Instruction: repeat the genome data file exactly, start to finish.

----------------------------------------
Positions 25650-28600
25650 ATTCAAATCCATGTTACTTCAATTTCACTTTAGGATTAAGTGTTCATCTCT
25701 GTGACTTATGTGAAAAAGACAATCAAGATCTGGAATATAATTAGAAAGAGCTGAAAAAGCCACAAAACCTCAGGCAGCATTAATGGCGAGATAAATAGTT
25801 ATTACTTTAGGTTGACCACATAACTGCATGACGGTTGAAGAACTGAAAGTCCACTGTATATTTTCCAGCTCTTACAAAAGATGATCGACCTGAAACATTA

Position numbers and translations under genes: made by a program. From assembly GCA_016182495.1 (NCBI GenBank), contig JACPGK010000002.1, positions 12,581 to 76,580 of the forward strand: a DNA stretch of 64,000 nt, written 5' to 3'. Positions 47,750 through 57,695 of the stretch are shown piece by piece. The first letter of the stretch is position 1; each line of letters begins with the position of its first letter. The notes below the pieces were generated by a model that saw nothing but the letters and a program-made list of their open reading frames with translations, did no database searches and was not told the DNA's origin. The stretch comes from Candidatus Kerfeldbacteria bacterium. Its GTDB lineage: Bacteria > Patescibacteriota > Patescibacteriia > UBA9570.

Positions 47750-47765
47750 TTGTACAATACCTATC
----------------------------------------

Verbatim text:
Positions 25650-28600
25650 ATTCAAATCCATGTTACTTCAATTTCACTTTAGGATTAAGTGTTCATCTCT
25701 GTGACTTATGTGAAAAAGACAATCAAGATCTGGAATATAATTAGAAAGAGCTGAAAAAGCCACAAAACCTCAGGCAGCATTAATGGCGAGATAAATAGTT
25801 ATTACTTTAGGTTGACCACATAACTGCATGACGGTTGAAGAACTGAAAGTCCACTGTATATTTTCCAGCTCTTACAAAAGATGATCGACCTGAAACATTA

Position numbers and translations under genes: made by a program. From assembly GCA_016182495.1 (NCBI GenBank), contig JACPGK010000002.1, positions 12,581 to 76,580 of the forward strand: a DNA stretch of 64,000 nt, written 5' to 3'. Positions 47,750 through 57,695 of the stretch are shown piece by piece. The first letter of the stretch is position 1; each line of letters begins with the position of its first letter. The notes below the pieces were generated by a model that saw nothing but the letters and a program-made list of their open reading frames with translations, did no database searches and was not told the DNA's origin. The stretch comes from Candidatus Kerfeldbacteria bacterium. Its GTDB lineage: Bacteria > Patescibacteriota > Patescibacteriia > UBA9570.

Positions 47750-47765
47750 TTGTACAATACCTATC